COVID-19 Latest

A dose of Pfizer’s COVID-19 vaccine is prepared before being administered at the Mayo Clinic in Rochester. (Evan Frost/MPR News)

Minnesota’s latest COVID-19 data continues to show the state generally on the right track, with key metrics staying relatively steady. After an early-week stumble, vaccination counts are rising again, although they’re still not matching levels from last week.

Thursday’s Health Department report showed the disease trends angling in the right direction despite an uptick in new case counts and active caseloads. Known, active cases stand at 8,542, similar to early October levels and still down significantly from around 50,000 in late November.

Counts also continue to look good on hospitalizations — 369 Minnesotans were hospitalized with COVID-19 as of Wednesday, with 82 needing intensive care. ICU cases remain at levels not seen since September.

Seventeen newly reported deaths Wednesday raised Minnesota’s toll to 6,251. Among those who’ve died, about 63 percent had been living in long-term care or assisted living facilities; most had underlying health problems.

The state’s recorded 465,176 total confirmed or probable cases so far in the pandemic, including 1,410 reported Thursday. About 97 percent of Minnesotans known to be infected with COVID-19 in the pandemic have recovered to the point they no longer need to be isolated.

The generally hopeful outlook is tempered now by concerns over new virus strains arriving in the United States. All three known new COVID-19 variants have now been confirmed in the U.S., including a case of the Brazilian strain identified recently in Minnesota.

Cases spread across age groups, regions

People in their 20s still make up the age bracket with the state’s largest number of confirmed cases — more than 88,000 since the pandemic began, including nearly 47,000 among people ages 20 to 24.

The number of high school-age youth confirmed with the disease has also grown, with more than 36,000 total cases among those ages 15 to 19 since the pandemic began.

Although less likely to feel the worst effects of the disease and end up hospitalized, experts worry youth and young adults will spread it unknowingly to older relatives and members of other vulnerable populations.

People can have the coronavirus and spread COVID-19 when they don’t have symptoms.

Caseloads are trending down across all regions of the state following a late December, early January blip.

Hot spots continue to pop up in rural counties relative to their population.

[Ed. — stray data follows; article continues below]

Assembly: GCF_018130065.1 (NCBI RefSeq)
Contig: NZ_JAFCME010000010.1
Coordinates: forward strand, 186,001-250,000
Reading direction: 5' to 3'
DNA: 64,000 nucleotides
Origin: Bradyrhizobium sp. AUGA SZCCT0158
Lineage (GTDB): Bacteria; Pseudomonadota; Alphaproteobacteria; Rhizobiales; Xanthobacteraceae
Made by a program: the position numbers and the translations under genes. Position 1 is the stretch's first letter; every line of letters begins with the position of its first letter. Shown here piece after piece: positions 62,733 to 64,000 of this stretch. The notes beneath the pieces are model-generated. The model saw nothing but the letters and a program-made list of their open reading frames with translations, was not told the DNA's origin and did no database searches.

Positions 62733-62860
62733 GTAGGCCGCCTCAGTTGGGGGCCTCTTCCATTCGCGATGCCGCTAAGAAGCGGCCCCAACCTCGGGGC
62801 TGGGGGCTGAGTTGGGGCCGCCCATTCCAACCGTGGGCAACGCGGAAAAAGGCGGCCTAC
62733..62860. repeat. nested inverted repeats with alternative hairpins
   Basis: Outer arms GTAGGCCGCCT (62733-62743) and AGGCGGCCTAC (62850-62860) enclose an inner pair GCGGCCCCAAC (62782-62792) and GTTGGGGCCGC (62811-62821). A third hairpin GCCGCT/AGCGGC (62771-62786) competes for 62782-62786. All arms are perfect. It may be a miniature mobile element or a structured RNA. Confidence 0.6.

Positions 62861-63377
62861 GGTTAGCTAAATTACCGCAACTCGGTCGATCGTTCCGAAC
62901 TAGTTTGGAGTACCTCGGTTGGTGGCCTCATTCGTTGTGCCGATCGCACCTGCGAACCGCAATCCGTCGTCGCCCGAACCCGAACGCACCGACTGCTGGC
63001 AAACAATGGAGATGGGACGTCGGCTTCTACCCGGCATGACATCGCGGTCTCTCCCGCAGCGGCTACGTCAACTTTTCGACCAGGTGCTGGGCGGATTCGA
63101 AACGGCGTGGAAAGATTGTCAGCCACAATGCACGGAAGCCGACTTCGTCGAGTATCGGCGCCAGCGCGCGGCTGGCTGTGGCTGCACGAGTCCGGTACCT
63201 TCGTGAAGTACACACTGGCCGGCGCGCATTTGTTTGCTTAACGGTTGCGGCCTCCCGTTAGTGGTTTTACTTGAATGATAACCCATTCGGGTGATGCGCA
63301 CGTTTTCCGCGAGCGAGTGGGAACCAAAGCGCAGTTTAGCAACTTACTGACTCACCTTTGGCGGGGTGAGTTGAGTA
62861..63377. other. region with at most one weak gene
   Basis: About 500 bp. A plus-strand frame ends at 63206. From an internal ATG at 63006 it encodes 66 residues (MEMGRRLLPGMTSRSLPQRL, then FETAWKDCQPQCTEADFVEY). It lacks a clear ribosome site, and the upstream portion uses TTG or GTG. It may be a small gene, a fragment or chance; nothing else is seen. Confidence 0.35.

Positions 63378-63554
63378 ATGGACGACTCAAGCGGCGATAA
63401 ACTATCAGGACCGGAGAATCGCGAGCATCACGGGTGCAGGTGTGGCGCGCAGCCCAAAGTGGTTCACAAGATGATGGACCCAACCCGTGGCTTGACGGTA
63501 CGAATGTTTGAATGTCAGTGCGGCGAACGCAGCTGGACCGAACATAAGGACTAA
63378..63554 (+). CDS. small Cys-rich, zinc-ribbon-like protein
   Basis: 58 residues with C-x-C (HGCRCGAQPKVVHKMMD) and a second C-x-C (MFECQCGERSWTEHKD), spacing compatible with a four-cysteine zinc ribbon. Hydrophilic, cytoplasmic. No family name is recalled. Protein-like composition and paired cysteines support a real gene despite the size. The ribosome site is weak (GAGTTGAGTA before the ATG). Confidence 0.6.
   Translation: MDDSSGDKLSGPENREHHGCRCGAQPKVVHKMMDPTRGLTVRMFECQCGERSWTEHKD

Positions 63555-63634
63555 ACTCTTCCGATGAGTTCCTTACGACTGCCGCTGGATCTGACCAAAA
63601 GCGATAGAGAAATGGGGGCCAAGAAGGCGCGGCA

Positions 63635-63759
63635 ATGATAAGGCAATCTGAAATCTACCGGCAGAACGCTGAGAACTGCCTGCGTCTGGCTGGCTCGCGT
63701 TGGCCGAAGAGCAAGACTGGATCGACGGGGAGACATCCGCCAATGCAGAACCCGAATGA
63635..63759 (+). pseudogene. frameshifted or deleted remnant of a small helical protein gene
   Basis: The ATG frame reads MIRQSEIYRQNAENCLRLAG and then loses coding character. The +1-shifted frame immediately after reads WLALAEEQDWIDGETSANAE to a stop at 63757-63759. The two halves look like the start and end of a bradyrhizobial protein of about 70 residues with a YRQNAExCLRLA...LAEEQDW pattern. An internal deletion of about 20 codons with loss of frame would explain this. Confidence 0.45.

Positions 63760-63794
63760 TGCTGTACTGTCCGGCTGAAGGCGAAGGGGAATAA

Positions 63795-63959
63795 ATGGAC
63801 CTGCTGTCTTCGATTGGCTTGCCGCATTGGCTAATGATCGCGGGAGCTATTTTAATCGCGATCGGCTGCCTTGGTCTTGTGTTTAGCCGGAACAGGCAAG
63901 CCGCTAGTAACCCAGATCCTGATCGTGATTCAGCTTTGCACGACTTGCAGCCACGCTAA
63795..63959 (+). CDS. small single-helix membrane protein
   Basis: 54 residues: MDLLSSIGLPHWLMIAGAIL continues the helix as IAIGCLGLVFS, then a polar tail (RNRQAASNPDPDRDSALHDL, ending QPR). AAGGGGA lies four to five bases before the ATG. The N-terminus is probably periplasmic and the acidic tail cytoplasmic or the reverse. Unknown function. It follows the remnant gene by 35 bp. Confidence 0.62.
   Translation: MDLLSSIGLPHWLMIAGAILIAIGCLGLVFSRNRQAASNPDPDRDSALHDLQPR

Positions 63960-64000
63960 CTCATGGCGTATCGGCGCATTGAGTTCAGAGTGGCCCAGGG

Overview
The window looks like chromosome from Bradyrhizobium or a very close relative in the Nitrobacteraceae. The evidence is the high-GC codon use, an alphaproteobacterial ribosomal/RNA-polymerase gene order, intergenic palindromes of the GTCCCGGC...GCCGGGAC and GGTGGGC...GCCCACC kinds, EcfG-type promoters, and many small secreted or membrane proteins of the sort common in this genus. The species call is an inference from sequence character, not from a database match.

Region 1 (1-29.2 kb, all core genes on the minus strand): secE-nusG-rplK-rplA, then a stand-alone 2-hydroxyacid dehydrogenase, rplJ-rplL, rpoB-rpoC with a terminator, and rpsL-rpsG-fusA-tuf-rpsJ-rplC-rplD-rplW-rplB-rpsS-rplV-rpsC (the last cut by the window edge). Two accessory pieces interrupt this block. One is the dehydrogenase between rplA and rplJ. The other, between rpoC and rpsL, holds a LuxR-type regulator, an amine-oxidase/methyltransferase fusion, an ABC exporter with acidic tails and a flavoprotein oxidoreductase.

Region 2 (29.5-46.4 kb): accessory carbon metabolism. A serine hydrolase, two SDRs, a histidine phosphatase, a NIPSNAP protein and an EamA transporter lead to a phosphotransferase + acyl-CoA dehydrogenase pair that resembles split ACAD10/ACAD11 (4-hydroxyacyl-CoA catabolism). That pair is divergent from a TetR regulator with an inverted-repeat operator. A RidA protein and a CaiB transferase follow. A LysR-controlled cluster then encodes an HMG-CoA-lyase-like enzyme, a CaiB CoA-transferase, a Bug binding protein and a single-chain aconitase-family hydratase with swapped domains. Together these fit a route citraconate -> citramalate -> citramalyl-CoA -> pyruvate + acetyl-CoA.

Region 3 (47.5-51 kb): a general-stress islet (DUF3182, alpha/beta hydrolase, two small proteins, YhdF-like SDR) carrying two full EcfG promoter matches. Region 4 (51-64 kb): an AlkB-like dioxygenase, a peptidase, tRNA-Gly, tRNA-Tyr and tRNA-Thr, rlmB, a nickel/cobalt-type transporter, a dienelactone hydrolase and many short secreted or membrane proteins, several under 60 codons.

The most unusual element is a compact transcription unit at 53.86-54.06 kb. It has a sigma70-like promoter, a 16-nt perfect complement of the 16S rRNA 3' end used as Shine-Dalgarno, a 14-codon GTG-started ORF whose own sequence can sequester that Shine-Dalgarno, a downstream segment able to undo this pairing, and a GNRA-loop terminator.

Caseloads still heaviest among people of color

In Minnesota and across the country, COVID-19 has hit communities of color disproportionately hard in both cases and deaths. That’s been especially true for Minnesotans of Hispanic descent for much of the pandemic.

Even as new case counts continue to fall from their late November, early December peaks, the data shows people of color continue to be hit hardest.

Distrust of the government, together with deeply rooted health and economic disparities, have hampered efforts to boost testing among communities of color, officials say, especially among unauthorized immigrants who fear their personal information may be used to deport them.

Similar trends have been seen among Minnesota’s Indigenous residents during the pandemic. Counts among Indigenous people jumped in October relative to population.

‘Everyone is going to have to be patient’ on vaccines

While vaccination counts appear to be rebounding from their dismal levels the past few days, they remain below last week’s surge, suggesting that last week’s vaccination pace may have been the exception.

More than 475,000 Minnesotans received at least one dose of COVID-19 vaccine as of Tuesday, about 8.6 percent of the state’s population. Only about 2.3 percent had completed a full vaccine series.

Concerns continue to simmer over the speed of the effort — and the confusion it’s generated as people struggle to find out when and where they can get a shot.

On Tuesday, state officials said it could take up to four months to vaccinate Minnesotans 65 and older if the feds don’t deliver more vaccine faster; about 20 percent of that population has received at least their first dose.

Minnesota is still on a pace to be able to vaccinate 80 percent of adults by September.

State public health leaders have been pleading for patience over the pace of COVID-19 vaccination.

“We are getting Minnesotans vaccinated safely and quickly as supplies come to us,” Ehresmann told reporters Tuesday. But “we just don’t have enough vaccine and everyone is going to have to be patient.”

The state’s federal vaccine allocation is rising. But given the current rate of shipments, Ehresmann said it would take 16 weeks to vaccinate Minnesotans age 65 and older along with the other priority populations that “we need to get through.”

Southern Minn newspaper group staff contributed to this article.

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